In one set of measurements, the VOX and the two Venus entry probe-lander missions are in direct competition.  In much the same way as strata of rock record geologic history, the presence and abundance of key gasses and their isotopes record the origin and evolution of the atmosphere.  Because the Venusian atmosphere is in contact with the surface, it also records key geological events.  Measurements of xenon and its isotopes, which have yet to be made at Venus, for example, would resolve key questions about the origins of the atmosphere.  Xenon measurements also would reveal the total amount of degassing from the planet’s interior, which reflects the cumulative volcanic activity.  Similarly, a long-lost ocean at Venus would be reflected in the ratio of hydrogen isotopes.

The US Pioneer Venus and Soviet Venera entry probe and landers carried now-antiquated mass spectrometers that could not make key composition measurements such as the isotope ratios of xenon.  The VOX mission’s atmospheric probe would deliver a modern mass spectrometer to Venus that would answer the key first order atmospheric composition questions.  The other two proposed Venus missions would carry much more sophisticated instruments that could also address second and third order questions.  By descending all the way to the surface, the probes on these other missions would also study changes in composition at different layers of the atmosphere and look for compounds that reflect the current weathering at the surface.

(As a side note, I’ve been following proposals for missions to explore the solar system for several decades now.  Cupid’s Arrow, and its incarnation as VOX’s ASV, is in my opinion one of the cleverest solutions I’ve seen to addressing a key set of planetary science questions at a fraction of the cost of much more capable entry probes like those that would be the core of the other two Venus proposals.)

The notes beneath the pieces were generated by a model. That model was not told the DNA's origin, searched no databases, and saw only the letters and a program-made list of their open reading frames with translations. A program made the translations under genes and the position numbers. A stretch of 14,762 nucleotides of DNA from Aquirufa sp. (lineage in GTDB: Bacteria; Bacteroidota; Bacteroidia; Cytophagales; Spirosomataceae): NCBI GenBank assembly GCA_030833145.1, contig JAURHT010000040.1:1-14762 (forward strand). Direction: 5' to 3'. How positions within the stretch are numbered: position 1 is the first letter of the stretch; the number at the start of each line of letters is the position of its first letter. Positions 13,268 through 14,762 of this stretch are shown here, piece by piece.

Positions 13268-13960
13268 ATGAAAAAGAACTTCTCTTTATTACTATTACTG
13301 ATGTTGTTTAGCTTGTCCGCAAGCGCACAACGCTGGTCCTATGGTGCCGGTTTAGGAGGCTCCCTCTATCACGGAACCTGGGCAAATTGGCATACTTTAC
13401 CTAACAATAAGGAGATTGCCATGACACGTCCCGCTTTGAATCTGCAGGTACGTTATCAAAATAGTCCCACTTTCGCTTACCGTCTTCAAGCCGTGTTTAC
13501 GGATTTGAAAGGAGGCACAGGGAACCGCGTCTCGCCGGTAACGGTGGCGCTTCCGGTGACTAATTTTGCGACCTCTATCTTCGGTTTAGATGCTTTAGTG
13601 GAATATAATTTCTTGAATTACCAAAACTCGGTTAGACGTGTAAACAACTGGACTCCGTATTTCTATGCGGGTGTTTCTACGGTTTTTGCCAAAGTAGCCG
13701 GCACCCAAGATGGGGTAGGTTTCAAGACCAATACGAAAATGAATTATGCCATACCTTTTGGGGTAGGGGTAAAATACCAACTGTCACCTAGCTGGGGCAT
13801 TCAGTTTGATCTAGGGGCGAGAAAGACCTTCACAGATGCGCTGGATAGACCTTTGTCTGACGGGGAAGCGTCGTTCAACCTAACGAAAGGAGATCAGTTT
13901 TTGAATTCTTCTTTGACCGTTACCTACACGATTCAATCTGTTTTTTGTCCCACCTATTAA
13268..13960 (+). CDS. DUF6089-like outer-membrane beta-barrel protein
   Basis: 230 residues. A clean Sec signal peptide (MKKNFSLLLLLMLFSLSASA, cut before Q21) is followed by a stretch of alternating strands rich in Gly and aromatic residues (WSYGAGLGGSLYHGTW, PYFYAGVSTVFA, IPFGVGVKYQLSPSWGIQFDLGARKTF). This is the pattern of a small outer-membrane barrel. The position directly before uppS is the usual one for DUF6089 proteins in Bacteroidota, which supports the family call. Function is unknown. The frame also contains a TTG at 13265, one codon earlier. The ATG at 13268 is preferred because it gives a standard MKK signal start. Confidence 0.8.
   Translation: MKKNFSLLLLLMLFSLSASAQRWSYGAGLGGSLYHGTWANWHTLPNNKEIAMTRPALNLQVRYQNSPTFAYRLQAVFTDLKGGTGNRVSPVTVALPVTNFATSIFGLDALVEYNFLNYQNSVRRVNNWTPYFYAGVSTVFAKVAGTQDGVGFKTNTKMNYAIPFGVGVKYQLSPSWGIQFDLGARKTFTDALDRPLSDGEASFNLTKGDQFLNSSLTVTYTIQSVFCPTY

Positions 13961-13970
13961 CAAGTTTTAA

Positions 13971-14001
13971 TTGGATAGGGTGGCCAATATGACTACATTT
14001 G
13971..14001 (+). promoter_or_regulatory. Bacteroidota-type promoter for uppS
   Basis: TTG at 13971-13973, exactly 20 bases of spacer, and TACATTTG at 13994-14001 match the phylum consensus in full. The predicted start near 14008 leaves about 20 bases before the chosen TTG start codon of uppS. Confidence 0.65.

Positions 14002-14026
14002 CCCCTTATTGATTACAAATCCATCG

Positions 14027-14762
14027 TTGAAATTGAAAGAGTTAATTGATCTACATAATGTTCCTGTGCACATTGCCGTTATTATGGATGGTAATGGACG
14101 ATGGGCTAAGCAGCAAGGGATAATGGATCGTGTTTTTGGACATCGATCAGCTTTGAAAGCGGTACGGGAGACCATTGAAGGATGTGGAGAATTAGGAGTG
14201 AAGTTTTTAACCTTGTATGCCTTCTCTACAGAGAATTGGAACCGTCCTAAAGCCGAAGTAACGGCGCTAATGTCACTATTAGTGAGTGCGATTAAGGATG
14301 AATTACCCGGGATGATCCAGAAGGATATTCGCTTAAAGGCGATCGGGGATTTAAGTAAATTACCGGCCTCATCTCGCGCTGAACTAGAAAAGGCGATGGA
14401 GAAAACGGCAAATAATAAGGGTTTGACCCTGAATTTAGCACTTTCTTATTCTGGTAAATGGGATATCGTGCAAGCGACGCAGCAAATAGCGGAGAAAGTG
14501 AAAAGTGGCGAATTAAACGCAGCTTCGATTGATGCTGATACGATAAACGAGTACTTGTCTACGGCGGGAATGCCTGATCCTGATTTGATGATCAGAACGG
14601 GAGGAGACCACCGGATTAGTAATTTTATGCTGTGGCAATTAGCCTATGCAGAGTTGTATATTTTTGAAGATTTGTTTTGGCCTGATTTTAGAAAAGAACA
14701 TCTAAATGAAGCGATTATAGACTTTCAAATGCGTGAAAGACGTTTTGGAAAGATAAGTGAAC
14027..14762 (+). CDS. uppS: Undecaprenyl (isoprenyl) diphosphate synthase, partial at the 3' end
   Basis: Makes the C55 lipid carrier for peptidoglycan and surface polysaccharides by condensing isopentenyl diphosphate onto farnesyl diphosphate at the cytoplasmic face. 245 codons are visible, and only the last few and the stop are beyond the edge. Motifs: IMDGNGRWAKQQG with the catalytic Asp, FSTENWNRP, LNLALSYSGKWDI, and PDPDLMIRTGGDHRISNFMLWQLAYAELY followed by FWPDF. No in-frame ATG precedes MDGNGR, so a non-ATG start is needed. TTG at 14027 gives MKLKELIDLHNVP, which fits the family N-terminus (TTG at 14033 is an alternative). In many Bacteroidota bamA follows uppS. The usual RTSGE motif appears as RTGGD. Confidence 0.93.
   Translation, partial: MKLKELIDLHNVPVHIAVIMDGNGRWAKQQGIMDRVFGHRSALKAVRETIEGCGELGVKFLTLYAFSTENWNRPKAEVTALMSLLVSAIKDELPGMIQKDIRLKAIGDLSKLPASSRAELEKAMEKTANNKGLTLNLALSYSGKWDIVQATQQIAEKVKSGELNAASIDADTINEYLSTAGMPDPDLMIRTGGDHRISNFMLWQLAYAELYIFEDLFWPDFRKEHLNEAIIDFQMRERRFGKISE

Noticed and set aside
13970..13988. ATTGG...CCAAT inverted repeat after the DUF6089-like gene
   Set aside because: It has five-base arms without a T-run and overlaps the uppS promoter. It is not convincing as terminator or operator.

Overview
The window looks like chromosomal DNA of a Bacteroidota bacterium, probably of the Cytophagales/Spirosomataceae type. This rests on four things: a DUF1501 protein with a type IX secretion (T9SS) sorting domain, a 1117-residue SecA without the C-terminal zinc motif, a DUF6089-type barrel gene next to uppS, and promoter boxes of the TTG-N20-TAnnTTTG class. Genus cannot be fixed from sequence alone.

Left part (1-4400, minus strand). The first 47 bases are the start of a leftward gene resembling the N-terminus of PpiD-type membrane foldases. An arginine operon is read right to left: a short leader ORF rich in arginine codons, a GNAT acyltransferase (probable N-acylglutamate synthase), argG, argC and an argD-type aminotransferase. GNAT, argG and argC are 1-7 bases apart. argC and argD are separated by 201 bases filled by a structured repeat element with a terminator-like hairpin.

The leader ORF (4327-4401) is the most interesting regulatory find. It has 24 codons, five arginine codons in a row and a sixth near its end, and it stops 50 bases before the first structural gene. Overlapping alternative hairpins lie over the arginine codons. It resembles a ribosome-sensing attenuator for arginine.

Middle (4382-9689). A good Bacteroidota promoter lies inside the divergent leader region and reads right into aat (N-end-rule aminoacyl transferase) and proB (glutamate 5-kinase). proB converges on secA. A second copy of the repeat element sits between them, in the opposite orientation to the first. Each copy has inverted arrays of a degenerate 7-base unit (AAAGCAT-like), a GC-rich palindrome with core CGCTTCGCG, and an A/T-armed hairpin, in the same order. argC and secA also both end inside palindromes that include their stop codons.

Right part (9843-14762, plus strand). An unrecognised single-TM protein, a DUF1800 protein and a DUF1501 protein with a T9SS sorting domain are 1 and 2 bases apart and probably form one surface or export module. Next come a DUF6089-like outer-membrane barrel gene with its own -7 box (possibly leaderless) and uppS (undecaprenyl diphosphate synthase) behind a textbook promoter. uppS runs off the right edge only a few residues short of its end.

To understand Venus, eventually it’s not a question of a VOX-like mission versus entry probe-lander missions.  Their capabilities are complimentary – in depth at one or a few locations versus broader measurements across the entire globe across a number of years.  The interpretations of measurements from orbit, especially those of composition, would greatly benefit from ground truth measurements on the surface.  Eventually, we need both types of missions to fly.  (And there’s also an entire branch of Venus science focused on global atmospheric studies from orbit that neither of these types of mission addresses.)

In the last New Frontiers competition, a Venus entry probe-lander was a finalist but lost out the OSIRIS-REx mission now inflight to return a sample from the asteroid Bennu.  For the current Frontiers competition, NASA will select just one mission from among three proposals for Venus, one to return samples from the moon, three to return samples from a comet, and four to study Saturn or its moons.  It’s a tough field.  By the end of this year, we’ll learn whether VOX is selected as a finalist in the current competition with the final selection planned for 2019.

Appendix: Here is the full list of studies proposed for the VOX mission from the conference abstract:

1. Atmospheric physics/chemistry: noble gases and isotopes to constrain atmospheric sources, escape processes, and integrated volcanic outgassing; global search for current volcanically outgassed water.
2. Past hydrological cycles: global tessera composition to determine the role of volatiles in crustal formation.
3. Crustal physics/chemistry: global crustal mineralogy/chemistry, tectonic processes, heat flow, resolve the catastrophic vs. equilibrium resurfacing debate, active geologic processes and possible crustal recycling.
4. Crustal weathering: surface-atmosphere weathering reactions from redox state and the chemical equilibrium of the near-surface atmosphere.
5. Atmospheric properties/winds: map cloud particle modes and their temporal variations, and track cloud-level winds in the polar vortices.
6. Surface-atmosphere interactions: chemical reactions from mineralogy; weathering state between new, recent and older flows; possible volcanically outgassed water.